Views from 2 sides of the political spectrum... both within NYT...but one believes (Krugman) and the other wants to start prematurely whining (Brooks). Seemed that the latter too was slowly warming up to Obama-love towards the end of the campaign cycle... but with McPlain out of the picture, he's back to showing his true colors. Like many other Republicans, he's also already acting like a whole term has passed and is eager to give Obama the "Failed" certificate! Dude.. its been 1 month and Obama has the right priorities but he is not a magician. He cannot suddenly solve health care and deal with all the multiple fires the Republicans have left burning over the last 8 years! (While at it, why don't you blame him for not catching OBL, the resurgence of Taliban in Afghanistan, and for not helping Katrina victims too, huh! Sheesh!!) You gotta walk before you can run. And one doesn't work in a vacuum! You've got to let some things slide to win over your opponents. Washington (and the country) cannot be suddenly reformed in a day!

Can only imagine what the non-NYT and not-so-level-headed as Brooks conservatives are shrieking!

First David Brooks..


The greatest shortcomings are sins of omission, not commission. If you watched Obama’s magnificent speech Tuesday night, you got the impression that he bestrides Washington like a colossus. He imposes his authority in ways large and small, purging old habits. In reality, the situation is messier. At times, there is a weird passivity emanating from the White House, a deference to the Washington establishment. Almost no sacred cows are cut from this budget. The president is now engaged in an argument with Democratic appropriators about whether to strike earmarks from the omnibus spending bill. He’s apparently getting rolled even on a matter as easy and clear-cut as this.

...

Even though the budget is not all one would have hoped, I’d trust the folks in the Obama administration to craft a decent health care plan before I’d trust the Congressional Old Bulls. Obama blew a mighty trumpet Tuesday night, but after you blow the trumpet, you actually have to charge.

And while Brooks is cribbing that O's not dealing with health care, here's Krugman...


Climate of Change

Elections have consequences. President Obama’s new budget represents a huge break, not just with the policies of the past eight years, but with policy trends over the past 30 years. If he can get anything like the plan he announced on Thursday through Congress, he will set America on a fundamentally new course.

For this budget allocates $634 billion over the next decade for health reform. That’s not enough to pay for universal coverage, but it’s an impressive start. And Mr. Obama plans to pay for health reform, not just with higher taxes on the affluent, but by putting a halt to the creeping privatization of Medicare, eliminating overpayments to insurance companies.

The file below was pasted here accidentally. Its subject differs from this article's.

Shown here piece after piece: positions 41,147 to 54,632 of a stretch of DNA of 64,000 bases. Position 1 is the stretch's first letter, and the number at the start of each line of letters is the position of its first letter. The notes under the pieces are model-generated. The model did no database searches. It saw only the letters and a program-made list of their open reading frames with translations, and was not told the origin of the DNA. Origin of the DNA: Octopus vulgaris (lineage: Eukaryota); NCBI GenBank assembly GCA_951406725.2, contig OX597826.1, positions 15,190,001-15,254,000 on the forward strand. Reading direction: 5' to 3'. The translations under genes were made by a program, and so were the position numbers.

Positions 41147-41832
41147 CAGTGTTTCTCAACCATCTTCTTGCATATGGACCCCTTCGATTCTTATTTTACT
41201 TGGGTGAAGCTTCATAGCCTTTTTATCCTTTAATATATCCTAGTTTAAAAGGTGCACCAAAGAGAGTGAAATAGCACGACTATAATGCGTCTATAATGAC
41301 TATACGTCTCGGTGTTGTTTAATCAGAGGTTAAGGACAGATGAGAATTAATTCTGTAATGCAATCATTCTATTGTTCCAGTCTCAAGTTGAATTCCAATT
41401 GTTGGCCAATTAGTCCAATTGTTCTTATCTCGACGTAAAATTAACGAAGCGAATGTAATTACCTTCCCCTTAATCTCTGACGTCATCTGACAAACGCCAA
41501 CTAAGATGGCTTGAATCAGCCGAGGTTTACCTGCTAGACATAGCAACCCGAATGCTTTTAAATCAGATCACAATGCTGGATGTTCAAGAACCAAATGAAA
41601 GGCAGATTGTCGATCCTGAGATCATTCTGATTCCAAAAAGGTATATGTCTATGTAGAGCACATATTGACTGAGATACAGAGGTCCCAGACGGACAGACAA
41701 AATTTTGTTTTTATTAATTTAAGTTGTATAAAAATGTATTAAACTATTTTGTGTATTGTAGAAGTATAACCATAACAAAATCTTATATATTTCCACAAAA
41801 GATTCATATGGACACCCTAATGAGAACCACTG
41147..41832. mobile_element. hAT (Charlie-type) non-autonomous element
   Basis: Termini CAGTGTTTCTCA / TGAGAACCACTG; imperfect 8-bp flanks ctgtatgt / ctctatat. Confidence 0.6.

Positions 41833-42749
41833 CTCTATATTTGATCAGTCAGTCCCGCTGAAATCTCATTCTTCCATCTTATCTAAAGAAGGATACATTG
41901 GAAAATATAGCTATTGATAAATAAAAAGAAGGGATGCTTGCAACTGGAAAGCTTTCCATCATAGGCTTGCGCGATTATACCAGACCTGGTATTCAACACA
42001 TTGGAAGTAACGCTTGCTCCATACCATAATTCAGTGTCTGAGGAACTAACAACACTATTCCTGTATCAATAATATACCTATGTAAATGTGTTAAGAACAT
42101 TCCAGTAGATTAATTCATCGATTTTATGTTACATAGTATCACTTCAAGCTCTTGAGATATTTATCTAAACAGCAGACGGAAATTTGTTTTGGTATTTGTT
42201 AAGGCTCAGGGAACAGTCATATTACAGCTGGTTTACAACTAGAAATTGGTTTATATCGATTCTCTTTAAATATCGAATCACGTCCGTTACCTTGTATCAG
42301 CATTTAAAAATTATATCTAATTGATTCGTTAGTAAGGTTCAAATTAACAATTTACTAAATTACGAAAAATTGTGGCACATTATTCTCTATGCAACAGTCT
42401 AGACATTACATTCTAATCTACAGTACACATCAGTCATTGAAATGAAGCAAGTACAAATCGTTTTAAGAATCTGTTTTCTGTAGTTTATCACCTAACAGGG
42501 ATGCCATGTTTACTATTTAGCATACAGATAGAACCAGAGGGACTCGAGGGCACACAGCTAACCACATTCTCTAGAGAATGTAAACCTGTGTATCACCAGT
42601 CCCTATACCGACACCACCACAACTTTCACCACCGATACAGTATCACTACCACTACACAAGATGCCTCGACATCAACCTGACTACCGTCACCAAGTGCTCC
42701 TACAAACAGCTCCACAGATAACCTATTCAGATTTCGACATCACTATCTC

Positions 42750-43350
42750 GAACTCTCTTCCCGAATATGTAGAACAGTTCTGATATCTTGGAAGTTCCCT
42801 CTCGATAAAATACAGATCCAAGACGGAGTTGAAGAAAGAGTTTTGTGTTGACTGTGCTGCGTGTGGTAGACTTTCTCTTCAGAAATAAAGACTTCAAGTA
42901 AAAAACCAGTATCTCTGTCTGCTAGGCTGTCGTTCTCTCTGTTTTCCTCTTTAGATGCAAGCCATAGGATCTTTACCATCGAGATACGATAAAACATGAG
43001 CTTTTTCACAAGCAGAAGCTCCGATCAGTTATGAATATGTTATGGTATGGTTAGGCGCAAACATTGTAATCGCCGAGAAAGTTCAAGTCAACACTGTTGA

On another front, it’s also heartening to see that the budget projects $645 billion in revenues from the sale of emission allowances. After years of denial and delay by its predecessor, the Obama administration is signaling that it’s ready to take on climate change.

And these new priorities are laid out in a document whose clarity and plausibility seem almost incredible to those of us who grew accustomed to reading Bush-era budgets, which insulted our intelligence on every page. This is budgeting we can believe in.


Many will ask whether Mr. Obama can actually pull off the deficit reduction he promises. Can he actually reduce the red ink from $1.75 trillion this year to less than a third as much in 2013? Yes, he can.

Also read: A Bold Plan Sweeps Away Reagan Ideas by David Leonhardt


The budget that President Obama proposed on Thursday is nothing less than an attempt to end a three-decade era of economic policy dominated by the ideas of Ronald Reagan and his supporters.

The Obama budget — a bold, even radical departure from recent history, wrapped in bureaucratic formality and statistical tables — would sharply raise taxes on the rich, beyond where Bill Clinton had raised them. It would reduce taxes for everyone else, to a lower point than they were under either Mr. Clinton or George W. Bush. And it would lay the groundwork for sweeping changes in health care and education, among other areas.  More than anything else, the proposals seek to reverse the rapid increase in economic inequality over the last 30 years. They do so first by rewriting the tax code and, over the longer term, by trying to solve some big causes of the middle-class income slowdown, like high medical costs and slowing educational gains.  After Mr. Obama spent much of his first five weeks in office responding to the financial crisis, his budget effectively tried to reclaim momentum for the priorities on which he campaigned.

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